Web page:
Welcome to NCAA hockey where you can absolutley choke in the playoffs and still potentially become National Champions!
Dean had a terrific post on this same subject last night and at the risk of adding nothing new I felt compelled to chime in with my own rant .
"Selection Sunday" was yesterday and the 16-team national tournament bracket has been set. For those who aren't well versed in the process south of the border, here's a really basic overview (die-hards correct me if I go wrong).
There are 6 Conferences in NCAA hockey, most hockey people you ask would say that 3 of them are very, very good... 2 are generally pretty bad and one is somewhere in between. The teams play a season consisting mostly of games against teams in their own conference but have a select number of "non-conference" games as well. The non-conference games have zero impact on conference standings but do play a major role in "the pair-wise rankings" which is a beast to try and explain so here's a link to USCHO where you can educate yourself.
Anyway, let's stick with the conferences for a minute. You play the regular season to establish the seeding for the year-end Conference tournament, the opening round of which is normally a best-of-3 series. The teams that survive the first round then play the following weekend in single-game elimination semi-finals and a final game to determine a Conference champ.
The WCHA Conference actually has 5 teams surviving the opening round, the bottom two then have a mid-playoff "play-in" game to get into the semi-finals. Sound confusing? It is. Why they don't just have 8 teams making the playoffs like normal... ah, but that would make sense.
Most of the Conferences crown a champion and decide a third place team by having the two semi-final losers play each other. Think of that as the bronze medal game. Hockey East apaprently doesn't feel it's important enough so Boston College and Northeastern are left to settle the debate using the old standby of rock-paper-scissors.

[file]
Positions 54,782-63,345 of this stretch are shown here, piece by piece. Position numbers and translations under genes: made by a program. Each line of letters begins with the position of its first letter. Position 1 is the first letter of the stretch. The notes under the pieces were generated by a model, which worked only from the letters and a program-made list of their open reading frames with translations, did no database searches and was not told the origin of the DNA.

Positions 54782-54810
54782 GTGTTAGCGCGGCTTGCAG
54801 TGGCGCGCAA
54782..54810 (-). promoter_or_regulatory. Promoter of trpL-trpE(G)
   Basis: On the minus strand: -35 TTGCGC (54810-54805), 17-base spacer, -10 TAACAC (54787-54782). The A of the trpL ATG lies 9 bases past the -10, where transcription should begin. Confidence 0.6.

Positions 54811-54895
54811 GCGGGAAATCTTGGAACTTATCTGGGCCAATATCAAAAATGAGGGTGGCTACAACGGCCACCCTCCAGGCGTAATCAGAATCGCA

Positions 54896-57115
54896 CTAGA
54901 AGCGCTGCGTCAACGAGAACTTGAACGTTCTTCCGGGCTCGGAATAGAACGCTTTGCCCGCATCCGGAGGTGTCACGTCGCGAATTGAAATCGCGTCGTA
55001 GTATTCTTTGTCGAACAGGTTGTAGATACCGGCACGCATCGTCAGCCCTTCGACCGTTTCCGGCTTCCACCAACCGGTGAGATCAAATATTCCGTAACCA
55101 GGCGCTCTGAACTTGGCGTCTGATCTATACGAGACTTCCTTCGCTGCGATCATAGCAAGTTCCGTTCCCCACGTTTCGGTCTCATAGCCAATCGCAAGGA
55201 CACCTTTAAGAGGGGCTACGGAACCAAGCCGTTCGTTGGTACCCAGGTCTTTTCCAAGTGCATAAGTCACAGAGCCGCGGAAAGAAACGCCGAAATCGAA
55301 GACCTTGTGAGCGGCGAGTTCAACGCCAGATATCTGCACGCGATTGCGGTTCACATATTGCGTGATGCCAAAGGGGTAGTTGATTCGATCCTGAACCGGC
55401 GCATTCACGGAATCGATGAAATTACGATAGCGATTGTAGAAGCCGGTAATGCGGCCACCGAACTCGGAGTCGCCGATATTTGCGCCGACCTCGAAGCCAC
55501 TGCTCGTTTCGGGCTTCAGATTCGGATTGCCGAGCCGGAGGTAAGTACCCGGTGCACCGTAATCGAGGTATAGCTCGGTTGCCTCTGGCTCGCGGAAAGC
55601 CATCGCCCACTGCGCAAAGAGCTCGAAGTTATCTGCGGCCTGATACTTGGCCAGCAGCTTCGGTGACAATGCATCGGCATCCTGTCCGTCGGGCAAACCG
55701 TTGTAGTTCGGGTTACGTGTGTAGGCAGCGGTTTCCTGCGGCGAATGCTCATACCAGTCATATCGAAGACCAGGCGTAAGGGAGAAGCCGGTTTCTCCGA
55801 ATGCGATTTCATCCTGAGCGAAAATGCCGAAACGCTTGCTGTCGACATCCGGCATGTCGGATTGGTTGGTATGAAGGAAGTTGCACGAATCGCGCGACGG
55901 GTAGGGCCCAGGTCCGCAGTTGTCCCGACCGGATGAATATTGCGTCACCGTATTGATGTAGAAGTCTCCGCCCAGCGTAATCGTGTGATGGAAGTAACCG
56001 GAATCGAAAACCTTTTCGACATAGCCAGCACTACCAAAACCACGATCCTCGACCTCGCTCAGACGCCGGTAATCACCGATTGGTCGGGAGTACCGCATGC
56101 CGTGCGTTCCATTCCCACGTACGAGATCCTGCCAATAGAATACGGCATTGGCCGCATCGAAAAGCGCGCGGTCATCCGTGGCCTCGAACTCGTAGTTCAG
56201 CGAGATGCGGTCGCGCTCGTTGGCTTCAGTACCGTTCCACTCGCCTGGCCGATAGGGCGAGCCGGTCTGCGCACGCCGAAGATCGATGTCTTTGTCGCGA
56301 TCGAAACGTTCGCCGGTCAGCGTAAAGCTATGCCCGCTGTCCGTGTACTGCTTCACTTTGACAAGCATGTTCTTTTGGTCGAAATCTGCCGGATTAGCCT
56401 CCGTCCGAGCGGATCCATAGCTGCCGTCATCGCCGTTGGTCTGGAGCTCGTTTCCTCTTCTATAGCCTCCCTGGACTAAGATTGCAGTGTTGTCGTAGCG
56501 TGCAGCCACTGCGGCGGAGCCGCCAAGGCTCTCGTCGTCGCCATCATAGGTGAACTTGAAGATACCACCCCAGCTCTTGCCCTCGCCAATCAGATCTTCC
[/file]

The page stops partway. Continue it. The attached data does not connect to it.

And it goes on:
Even more perplexing; St. Lawrence and Princeton actually did play a third place ECAC Conference game but it ended in a tie! Someone tell me what the hell the purpose was for even playing it if you weren't going to play until someone won it??
The 6 Conference tournament champions automatically qualify for the even more important NCCA National Tournament. 16 teams will make up the bracket so there are ten other teams that get an "at large bid". But get this but of stupidity - the 10 teams that qualify don't actually get there based on their performances in the playoffs but on how they did during the regular season! This is where the old "pair-wise rankings" come into play.
As a result, you get teams like New Hampshire and Vermont getting into the big tournament with a chance to become National Champions while UMass-Lowell and B.C. are done like dinner. What's wrong with that you ask?
Heading into the Hockey East Conference playoffs, Vermont and New Hampshire were 3rd and 4th seeds and had home ice advantage in the first round; UMass-Lowell was 5th and had to play on the road, ironically against Vermont, while Boston College faced UNH.